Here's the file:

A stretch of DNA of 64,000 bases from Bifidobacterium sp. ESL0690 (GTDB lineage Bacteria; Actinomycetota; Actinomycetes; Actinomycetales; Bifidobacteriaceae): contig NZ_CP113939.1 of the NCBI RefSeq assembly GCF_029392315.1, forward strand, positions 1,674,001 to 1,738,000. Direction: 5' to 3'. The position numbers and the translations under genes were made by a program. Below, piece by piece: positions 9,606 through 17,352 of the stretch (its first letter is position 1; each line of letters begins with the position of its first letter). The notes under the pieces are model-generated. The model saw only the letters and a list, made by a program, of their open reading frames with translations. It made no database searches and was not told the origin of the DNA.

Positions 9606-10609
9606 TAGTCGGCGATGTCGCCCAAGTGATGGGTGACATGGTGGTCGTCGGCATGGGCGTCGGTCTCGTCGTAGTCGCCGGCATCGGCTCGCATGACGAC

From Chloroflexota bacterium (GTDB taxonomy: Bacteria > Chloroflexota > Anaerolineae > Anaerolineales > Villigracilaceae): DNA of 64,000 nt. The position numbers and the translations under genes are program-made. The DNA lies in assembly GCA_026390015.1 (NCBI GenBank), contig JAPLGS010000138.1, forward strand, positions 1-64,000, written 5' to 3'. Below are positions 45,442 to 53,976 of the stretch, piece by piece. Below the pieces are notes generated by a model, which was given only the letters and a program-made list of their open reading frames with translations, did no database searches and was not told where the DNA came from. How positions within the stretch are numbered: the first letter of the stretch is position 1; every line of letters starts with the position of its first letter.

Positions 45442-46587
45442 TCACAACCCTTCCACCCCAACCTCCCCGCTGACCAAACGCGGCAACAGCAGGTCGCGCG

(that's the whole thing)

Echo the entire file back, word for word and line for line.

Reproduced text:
A stretch of DNA of 64,000 bases from Bifidobacterium sp. ESL0690 (GTDB lineage Bacteria; Actinomycetota; Actinomycetes; Actinomycetales; Bifidobacteriaceae): contig NZ_CP113939.1 of the NCBI RefSeq assembly GCF_029392315.1, forward strand, positions 1,674,001 to 1,738,000. Direction: 5' to 3'. The position numbers and the translations under genes were made by a program. Below, piece by piece: positions 9,606 through 17,352 of the stretch (its first letter is position 1; each line of letters begins with the position of its first letter). The notes under the pieces are model-generated. The model saw only the letters and a list, made by a program, of their open reading frames with translations. It made no database searches and was not told the origin of the DNA.

Positions 9606-10609
9606 TAGTCGGCGATGTCGCCCAAGTGATGGGTGACATGGTGGTCGTCGGCATGGGCGTCGGTCTCGTCGTAGTCGCCGGCATCGGCTCGCATGACGAC

From Chloroflexota bacterium (GTDB taxonomy: Bacteria > Chloroflexota > Anaerolineae > Anaerolineales > Villigracilaceae): DNA of 64,000 nt. The position numbers and the translations under genes are program-made. The DNA lies in assembly GCA_026390015.1 (NCBI GenBank), contig JAPLGS010000138.1, forward strand, positions 1-64,000, written 5' to 3'. Below are positions 45,442 to 53,976 of the stretch, piece by piece. Below the pieces are notes generated by a model, which was given only the letters and a program-made list of their open reading frames with translations, did no database searches and was not told where the DNA came from. How positions within the stretch are numbered: the first letter of the stretch is position 1; every line of letters starts with the position of its first letter.

Positions 45442-46587
45442 TCACAACCCTTCCACCCCAACCTCCCCGCTGACCAAACGCGGCAACAGCAGGTCGCGCG